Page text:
Kering Partners With Savory Institute For Regenerative Sourcing Plan

PARIS — Kering and the Savory Institute have joined forces to apply the nonprofit’s “Land to Market” system for sourcing to the fashion industry.
Noting the industry’s part in damaging ecosystems, the luxury giant said the idea is to promote agriculture practices meant to reverse environmental damage. So-called regenerative raw materials are key to building a circular economy for the industry, and their use could be a potential game changer, the company said in a joint statement with the organization.
“Regenerative agriculture is a multibenefit solution which supports Kering’s sustainability ambitions to mitigate our environmental impacts and deliver positive outcomes along our supply chain,” said the group’s chief sustainability officer, Marie-Claire Daveu, who also heads the group’s international institutional affairs.
The company will become a “frontier founder” or partner to the Boulder-based group, and the two will work together to draw up a network of farms to supply raw materials to Kering.
Fashion companies are under increasing pressure to improve their records amidst growing consumer concern about environmental issues. Kering has positioned itself as a trailblazer on such matters in the corporate world, publishing an environmental profit and loss account for the sneaker business Puma as early as 2011, for example.
Calling the deal announced Thursday

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Patagonia Stops Sourcing From Ovis 21 Over Alleged Animal Cruelty

LONDON — Patagonia said Monday that it has stopped purchasing wool from the Ovis 21 network of farms in Patagonia, Argentina, following footage released last week by People for the Ethical Treatment of Animals, which appeared to show sheep being injured and killed on one of the Ovis 21 farms.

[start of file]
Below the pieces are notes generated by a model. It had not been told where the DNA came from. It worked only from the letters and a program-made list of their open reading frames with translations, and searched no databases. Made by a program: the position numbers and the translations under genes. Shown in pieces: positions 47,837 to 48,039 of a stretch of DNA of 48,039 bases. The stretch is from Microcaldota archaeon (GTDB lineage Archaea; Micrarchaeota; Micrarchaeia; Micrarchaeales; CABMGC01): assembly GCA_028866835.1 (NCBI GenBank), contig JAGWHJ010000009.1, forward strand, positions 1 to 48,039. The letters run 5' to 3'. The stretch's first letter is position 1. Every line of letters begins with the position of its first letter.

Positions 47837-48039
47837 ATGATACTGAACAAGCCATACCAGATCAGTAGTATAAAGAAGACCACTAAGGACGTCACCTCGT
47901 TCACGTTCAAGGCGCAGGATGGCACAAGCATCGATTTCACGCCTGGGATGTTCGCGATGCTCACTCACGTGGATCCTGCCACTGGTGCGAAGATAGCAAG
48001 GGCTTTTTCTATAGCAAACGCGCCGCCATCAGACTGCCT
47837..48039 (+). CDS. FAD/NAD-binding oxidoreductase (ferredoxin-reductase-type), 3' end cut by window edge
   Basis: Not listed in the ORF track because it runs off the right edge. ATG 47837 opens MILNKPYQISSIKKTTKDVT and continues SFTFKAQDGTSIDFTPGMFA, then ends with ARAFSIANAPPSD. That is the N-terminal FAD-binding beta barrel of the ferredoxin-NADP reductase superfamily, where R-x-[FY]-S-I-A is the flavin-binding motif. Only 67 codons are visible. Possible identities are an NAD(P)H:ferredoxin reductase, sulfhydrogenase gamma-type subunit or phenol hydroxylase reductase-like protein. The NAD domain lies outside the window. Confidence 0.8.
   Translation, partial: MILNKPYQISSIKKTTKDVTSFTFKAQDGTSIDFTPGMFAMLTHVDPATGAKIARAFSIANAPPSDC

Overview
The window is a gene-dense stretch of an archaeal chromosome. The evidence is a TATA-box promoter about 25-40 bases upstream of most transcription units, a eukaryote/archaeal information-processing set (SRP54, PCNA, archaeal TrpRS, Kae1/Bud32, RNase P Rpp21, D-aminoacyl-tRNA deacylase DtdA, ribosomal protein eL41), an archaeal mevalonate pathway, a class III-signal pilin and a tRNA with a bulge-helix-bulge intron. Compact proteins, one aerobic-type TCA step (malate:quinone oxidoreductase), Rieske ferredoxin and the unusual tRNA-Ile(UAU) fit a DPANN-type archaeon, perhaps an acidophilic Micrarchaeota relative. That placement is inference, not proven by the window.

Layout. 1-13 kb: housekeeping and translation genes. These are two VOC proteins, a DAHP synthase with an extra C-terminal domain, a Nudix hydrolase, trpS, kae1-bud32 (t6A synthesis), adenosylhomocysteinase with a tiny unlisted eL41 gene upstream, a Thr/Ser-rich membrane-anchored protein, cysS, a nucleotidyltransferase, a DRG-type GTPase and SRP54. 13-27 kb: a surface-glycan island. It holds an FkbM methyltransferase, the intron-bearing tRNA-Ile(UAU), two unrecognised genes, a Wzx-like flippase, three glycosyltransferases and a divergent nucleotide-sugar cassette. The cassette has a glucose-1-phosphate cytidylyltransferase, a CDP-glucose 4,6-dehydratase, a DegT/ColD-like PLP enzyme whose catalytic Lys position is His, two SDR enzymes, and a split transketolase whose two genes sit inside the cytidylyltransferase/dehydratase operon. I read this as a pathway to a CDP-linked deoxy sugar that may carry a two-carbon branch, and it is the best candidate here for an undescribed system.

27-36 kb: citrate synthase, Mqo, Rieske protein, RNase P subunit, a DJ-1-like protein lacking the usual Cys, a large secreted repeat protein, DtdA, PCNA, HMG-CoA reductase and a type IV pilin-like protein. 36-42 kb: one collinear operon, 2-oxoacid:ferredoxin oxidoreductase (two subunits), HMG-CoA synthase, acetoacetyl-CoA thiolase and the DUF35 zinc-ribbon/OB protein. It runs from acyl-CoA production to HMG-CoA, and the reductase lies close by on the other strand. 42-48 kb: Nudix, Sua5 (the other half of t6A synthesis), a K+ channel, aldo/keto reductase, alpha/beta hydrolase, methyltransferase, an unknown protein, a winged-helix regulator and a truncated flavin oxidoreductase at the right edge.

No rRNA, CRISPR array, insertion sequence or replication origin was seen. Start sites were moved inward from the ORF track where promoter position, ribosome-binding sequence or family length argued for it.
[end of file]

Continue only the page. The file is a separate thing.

In a post on the company’s Web site Monday, Patagonia’s chief executive officer Rose Marcario said that the Ventura, Calif.-based outdoor apparel firm had concluded that “it is impossible to ensure immediate changes to objectionable practices on Ovis 21 ranches, and we have therefore made the decision that we will no longer buy wool from them.”
As reported, Stella McCartney said Friday that she had stopped sourcing from the Ovis 21 network after seeing the film. Patagonia had said Friday it was investigating the film’s claims.
Marcario noted that the most “shocking” portion of PETA’s video showed sheep being killed for human consumption. While she said that most commercial-scale ranches that produce wool also produce meat, Marcario noted that “what’s most important is that we apply strong and consistent measures to ensure animals on ranches that supply wool for products bearing the Patagonia name are treated humanely, whether during shearing or slaughtering.”
She said that

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